So... outlining that
-Business card
-Cover Page w/add and contact and a sort of "whats included in this" index
-Short letter (to customer telling them what you are offering and why to chose you.... couple paragraphs max)
-Bid Sheet (just has estimate and what it is for in basic writing)
-Service Agreement (a contract outlining the terms and conditions for the bid proposal enclosed. Put a document number on the bid sheet and refer to it as an attachment to the contract for legal reasons).
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Old 02-16-2011, 12:25 PM
slicknick slicknick is offline
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Quote:
Originally Posted by DaytonBioLawns View Post
If you are going to send them something by mail.... get an 8.5x11 full envelope and address it to them. Write a letter from you to them...not a general customer x fill in letter...but a specific one. Tell them that you appreciate their time, and have included a bid for their business and corresponding agreement. I did that with everyone I knew or "knew of".... It can be a good way to waste money fast on postage though! So only do this to specific clientele.

So... outlining that
-Business card
-Cover Page w/add and contact and a sort of "whats included in this" index
-Short letter (to customer telling them what you are offering and why to chose you.... couple paragraphs max)
-Bid Sheet (just has estimate and what it is for in basic writing)
-Service Agreement (a contract outlining the terms and conditions for the bid proposal enclosed. Put a document number on the bid sheet and refer to it as an attachment to the contract for legal reasons).
Hey thanks for taking the time to write that all out. Definitely very helpful to me. I'm nervous to jump from the residential sector to the commerical sector. I've had tons of experience face to face with clients but I want to expand to commerical to do something new, and to ultimately make more money, but its difficult when you have no prior experience in that segment of the market.
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  #8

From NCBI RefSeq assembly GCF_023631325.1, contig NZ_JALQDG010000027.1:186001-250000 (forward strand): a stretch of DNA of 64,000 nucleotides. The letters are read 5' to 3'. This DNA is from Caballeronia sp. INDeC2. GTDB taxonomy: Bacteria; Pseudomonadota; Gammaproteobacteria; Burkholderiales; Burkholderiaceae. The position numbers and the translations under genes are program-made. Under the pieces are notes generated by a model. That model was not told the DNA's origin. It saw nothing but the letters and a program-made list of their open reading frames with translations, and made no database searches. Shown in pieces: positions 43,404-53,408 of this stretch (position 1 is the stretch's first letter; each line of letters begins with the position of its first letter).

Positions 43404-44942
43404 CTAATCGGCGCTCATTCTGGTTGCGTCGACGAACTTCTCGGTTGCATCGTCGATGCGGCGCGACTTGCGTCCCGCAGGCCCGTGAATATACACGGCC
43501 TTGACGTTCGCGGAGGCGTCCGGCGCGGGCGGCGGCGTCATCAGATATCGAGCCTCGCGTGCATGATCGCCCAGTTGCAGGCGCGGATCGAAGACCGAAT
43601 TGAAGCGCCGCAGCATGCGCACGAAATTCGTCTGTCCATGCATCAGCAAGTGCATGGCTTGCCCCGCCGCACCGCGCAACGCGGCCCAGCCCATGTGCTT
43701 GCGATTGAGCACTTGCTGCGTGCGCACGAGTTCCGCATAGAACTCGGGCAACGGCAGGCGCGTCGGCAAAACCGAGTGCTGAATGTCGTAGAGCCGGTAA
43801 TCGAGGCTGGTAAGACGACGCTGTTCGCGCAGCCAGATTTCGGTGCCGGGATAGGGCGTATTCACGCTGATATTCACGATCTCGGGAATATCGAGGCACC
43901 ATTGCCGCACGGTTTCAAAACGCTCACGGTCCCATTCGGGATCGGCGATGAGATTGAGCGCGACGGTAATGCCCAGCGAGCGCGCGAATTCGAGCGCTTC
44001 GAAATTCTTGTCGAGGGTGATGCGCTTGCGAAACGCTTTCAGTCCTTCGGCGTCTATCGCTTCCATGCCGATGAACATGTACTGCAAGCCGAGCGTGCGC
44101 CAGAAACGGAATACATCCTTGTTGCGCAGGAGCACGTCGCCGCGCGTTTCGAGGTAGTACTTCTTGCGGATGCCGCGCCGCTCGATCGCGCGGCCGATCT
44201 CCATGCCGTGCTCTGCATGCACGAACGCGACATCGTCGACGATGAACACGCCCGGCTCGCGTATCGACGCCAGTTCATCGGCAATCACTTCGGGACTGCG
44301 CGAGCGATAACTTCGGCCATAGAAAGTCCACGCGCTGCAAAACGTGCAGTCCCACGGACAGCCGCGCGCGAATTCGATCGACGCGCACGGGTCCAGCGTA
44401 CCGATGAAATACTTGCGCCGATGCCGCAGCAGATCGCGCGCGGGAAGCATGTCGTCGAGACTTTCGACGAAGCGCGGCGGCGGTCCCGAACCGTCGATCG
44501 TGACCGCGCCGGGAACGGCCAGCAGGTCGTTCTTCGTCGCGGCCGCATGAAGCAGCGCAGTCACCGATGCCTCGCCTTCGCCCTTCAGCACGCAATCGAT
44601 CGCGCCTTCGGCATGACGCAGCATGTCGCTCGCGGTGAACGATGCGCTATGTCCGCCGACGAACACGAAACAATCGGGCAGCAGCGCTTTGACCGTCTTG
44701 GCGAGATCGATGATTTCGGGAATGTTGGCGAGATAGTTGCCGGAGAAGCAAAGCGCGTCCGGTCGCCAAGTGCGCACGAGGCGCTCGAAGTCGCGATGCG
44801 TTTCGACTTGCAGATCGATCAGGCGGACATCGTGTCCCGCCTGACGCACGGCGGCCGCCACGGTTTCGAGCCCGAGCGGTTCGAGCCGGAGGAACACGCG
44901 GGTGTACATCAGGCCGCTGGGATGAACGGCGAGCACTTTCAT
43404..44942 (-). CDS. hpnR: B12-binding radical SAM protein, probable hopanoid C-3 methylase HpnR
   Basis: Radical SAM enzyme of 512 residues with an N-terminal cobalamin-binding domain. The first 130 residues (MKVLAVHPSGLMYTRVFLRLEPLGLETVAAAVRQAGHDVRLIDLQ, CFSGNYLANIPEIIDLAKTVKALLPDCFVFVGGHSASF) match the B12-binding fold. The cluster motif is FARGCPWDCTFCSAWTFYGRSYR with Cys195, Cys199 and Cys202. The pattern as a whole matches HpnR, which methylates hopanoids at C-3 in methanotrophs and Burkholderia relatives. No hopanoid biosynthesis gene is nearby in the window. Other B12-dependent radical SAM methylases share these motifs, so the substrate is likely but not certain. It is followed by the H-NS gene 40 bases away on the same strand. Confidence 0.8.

Old 02-16-2011, 12:51 PM
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Golfpro21 Golfpro21 is offline
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In my humble opinion I would definately put something professional looking together send it to the business' your looking at targeting, but I might refrain from putting any specific prices in your literature as often is the case each business has different needs, different payment terms etc.
Tell them what you offer, your insured you use well maintained equip show previous work, what you can offer that is different and better, but hold off on offering up specific prices until you actually get the chance to meet and discuss their needs etc.

Just a thought....wish you the best on getting the contracts
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Old 02-16-2011, 04:54 PM
CircleC CircleC is offline
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Put some marketing material together, something as professional as you can. Get dressed in your sunday best and get a hair cut/shave......Just go in and ask! Dont make it harder than it has too be. You may hear a lot of "NO's" but all you need is 1 to say "YES". Start with the small owner run businesses and go from their. McDonalds, Walgreens ect are always hard to deal with and not worth the headache. Keep it simple and things will work out.....if you dont do it someone else will and you will be kicking your own @ss for not talking too them!

Good luck!
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Old 02-19-2011, 12:19 AM
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cps cps is offline
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I like what DaytonBioLawns had to say its deff some good advise!

..another option that I use is a web site called "Service Magic" They will send you leads at a cost from other people/companies in your area that are looking for services that you offer. I think I pay around $15 each for residential lawn care and $25 for commercial lawn care. However you must provide them with proof of Insurance, WC, and License #s.

I know this is a shortcut but I have gotten some GREAT jobs from large companies that normally I wouldn't have been able to contact.